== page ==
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Cardinals in winter

By Donald Attwood



PHOTO COURTESY SHUTTERSTOCK

Cardinals live here year-round, brightening the winter landscape, yet 60 years ago, none were known to nest in Quebec.


On the Christmas Bird Count, our job was to list all the birds seen in one sector. Every bird counted, including pigeons but not chickens or pets. I was with three experienced birdwatchers, and midway through the morning, we weren’t seeing much – not even pigeons. Then one person exclaimed, “cardinal” with emphasis, and we saw a flash of red. We had a small buzz of excitement, partly because this was the first of its species that day but also because it was a cardinal, a common but charismatic bird.


The Northern Cardinal (to use its official name) lives here year-round. While it’s become a familiar bird of parks and gardens, it settled in Quebec only recently: 1964 was the first year it was observed here in the Christmas Bird Count. In later years, its population exploded faster than anywhere else. Since the 19th century, this species has been expanding its range northward in the US, and now it lives among us.


Human habits account for the cardinal’s expansion. Some regions, like Vermont, have become partly reforested as small farms reverted to woodlands, and cardinals like mixed landscapes with trees. Winters are becoming warmer, so this and other species are shifting northward. In summer, cardinals like suburban shrubs and hedges as nesting sites. (Perhaps to compensate for their showy appearance, cardinals use dense foliage to hide their nests from predators.) And backyard feeders help this bird survive in winter. People who stock their feeders in winter are motivated partly by the hope of cardinals, so it’s a win-win situation.


Cardinals have short, thick bills, ideal for cracking seeds like the black-oil sunflower seeds they prefer. Other birds also like these seeds, though some are not equipped to open the hulls as cardinals do. A chickadee will fly in, grab a sunflower seed, fly to a nearby twig, pin the seed against the twig with its foot, and hammer it open with its tiny beak. A cardinal just sits on the feeder and cracks the hulls in its massive beak.

Male cardinals not only look handsome, they have cheery voices. It brightens my day to hear a cardinal singing in the morning. During a warm spell this January, I heard one singing several times along a trail in Hudson. Did he think that spring was coming early? Whatever his purpose, he offered a spark of colour and melody in an austere landscape.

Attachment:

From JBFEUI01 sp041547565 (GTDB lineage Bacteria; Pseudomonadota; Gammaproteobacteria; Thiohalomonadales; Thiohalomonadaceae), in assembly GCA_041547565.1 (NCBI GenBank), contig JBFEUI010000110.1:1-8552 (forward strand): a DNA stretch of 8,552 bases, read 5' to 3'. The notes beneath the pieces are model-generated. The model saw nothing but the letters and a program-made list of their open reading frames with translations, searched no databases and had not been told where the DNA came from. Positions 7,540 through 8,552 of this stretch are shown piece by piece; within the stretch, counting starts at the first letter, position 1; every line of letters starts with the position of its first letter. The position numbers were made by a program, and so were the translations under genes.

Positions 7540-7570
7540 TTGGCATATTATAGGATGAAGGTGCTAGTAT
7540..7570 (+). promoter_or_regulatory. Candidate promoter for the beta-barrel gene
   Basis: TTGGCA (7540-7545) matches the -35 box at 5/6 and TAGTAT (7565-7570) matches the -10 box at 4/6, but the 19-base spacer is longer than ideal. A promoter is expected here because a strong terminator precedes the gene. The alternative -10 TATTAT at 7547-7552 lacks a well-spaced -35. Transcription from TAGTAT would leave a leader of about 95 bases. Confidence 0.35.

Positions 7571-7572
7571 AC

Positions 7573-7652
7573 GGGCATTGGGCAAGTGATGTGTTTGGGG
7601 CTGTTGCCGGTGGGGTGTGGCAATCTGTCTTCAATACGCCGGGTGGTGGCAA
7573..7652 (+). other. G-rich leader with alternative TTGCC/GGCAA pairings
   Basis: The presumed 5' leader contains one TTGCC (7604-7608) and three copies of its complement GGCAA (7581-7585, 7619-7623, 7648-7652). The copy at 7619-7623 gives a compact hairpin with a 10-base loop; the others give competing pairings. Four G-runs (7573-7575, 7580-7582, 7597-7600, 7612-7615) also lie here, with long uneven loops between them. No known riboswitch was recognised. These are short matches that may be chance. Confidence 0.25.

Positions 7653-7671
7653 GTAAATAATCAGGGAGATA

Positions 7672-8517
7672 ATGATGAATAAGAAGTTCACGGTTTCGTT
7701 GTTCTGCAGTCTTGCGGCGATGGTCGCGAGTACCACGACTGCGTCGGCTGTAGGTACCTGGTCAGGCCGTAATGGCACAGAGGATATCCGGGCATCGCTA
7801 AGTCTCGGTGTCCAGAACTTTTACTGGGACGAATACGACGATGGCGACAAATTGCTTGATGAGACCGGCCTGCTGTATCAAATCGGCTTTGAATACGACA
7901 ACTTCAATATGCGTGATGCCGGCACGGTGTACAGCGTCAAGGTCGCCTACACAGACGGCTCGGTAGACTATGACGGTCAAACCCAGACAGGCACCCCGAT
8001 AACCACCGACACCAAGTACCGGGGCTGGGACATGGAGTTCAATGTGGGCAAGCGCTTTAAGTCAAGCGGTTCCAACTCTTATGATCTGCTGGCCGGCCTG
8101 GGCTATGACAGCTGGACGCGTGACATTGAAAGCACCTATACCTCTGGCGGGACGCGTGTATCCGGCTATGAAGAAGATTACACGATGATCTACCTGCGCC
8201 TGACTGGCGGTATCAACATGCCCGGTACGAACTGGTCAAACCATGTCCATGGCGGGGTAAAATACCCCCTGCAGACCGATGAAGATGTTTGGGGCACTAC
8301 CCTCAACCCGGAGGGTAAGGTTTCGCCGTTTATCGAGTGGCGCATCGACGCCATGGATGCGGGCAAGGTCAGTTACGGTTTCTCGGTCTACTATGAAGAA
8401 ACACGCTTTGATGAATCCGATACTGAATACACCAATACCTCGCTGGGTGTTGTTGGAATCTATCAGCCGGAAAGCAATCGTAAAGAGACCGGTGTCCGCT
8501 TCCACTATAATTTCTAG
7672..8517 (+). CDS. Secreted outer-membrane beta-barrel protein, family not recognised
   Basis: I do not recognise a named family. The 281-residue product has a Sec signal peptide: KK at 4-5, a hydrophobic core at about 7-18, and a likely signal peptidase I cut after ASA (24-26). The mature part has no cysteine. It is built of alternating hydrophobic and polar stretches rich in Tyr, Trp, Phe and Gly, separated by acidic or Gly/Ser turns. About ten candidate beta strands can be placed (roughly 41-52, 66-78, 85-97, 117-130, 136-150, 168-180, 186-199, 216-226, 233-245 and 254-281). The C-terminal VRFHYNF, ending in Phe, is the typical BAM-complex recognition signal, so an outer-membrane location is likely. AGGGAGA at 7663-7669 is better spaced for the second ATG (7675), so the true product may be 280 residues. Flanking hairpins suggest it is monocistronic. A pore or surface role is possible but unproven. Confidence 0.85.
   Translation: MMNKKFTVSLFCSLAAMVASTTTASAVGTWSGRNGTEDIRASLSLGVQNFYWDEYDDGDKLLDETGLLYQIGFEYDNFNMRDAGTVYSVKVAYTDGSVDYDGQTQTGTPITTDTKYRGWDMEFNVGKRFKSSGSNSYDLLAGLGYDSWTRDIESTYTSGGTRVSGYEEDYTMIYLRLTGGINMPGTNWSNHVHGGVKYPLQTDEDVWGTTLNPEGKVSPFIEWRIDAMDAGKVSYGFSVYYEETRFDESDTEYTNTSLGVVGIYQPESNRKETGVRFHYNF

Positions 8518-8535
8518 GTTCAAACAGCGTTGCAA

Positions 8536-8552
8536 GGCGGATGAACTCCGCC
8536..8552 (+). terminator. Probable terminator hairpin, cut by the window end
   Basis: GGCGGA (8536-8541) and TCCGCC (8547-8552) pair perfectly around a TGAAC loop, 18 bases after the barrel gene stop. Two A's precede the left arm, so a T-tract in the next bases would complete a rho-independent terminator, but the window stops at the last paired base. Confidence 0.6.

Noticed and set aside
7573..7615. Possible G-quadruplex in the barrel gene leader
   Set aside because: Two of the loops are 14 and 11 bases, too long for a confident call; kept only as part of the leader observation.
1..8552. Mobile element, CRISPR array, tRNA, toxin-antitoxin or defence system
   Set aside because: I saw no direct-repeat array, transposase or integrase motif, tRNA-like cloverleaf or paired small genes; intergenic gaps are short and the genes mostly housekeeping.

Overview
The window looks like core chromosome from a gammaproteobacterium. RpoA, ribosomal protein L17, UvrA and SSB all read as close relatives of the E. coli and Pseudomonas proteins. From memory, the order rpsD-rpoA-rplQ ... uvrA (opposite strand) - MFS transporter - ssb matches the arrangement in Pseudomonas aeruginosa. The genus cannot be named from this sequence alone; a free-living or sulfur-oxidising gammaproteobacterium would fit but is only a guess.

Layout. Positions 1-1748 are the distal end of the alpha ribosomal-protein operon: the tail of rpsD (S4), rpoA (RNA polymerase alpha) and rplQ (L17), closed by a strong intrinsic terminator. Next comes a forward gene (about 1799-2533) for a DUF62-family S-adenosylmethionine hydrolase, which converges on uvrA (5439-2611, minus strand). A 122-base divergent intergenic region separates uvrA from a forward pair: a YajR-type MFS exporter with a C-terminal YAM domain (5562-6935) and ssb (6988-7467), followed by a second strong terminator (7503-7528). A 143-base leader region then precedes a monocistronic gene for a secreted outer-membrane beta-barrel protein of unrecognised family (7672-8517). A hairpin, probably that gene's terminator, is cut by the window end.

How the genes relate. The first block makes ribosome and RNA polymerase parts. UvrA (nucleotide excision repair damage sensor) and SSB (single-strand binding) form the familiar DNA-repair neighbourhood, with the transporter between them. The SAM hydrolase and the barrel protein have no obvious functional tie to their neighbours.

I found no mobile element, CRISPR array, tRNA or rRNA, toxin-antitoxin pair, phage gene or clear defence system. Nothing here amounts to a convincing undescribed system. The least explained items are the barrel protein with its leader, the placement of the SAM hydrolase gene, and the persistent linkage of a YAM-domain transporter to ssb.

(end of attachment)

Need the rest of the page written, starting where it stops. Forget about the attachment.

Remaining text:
Early last April, as I was walking around our neighbourhood, I heard three cardinals proclaiming their territories in a call-and-response pattern that seems typical of territorial songbirds. Once I noticed that a cardinal sang one tune while his rival responded with a different song. That set me wondering. Were they sending each other different messages or just different phrasings of one core message: “no trespassing?”

I tried using my smartphone (already indispensable for listing the birds seen and heard on my walks) to record and compare cardinal songs in the neighbourhood. I never became adept with this technology, but I learned a couple of things. First, from one day to the next, a cardinal may change his tune. Whether he does so to copy a nearby rival, or perhaps to show a more impressive repertoire, is open to question. Most often, both males sing the same song back and forth, but they vary the selection from one day to the next.


Second, I learned that, no matter what tune it sings, a cardinal always sounds like a cardinal. (Some birds are famous for not doing this: a catbird often sounds like a cat, a mockingbird can mimic almost any bird plus a variety of other noises, and so can some parrots.) Cardinals seem inclined to sing many variations on phrases they’ve used before.


What makes a cardinal’s voice identifiable, despite all this variation, is a mystery to me. Each new version seems to say, “Here’s another way to do that,” while at the same time saying “It’s me again.” Ornithologists have found that cardinal songs vary by region, suggesting that repertoires change as cardinals in one place try out new versions on each other. When I was growing up near Chicago, I learned to whistle one cardinal song that still seems fairly standard. The songs I hear in Quebec seem to be built around phrases taken from my old Chicago version. My whole life, these birds have commanded attention.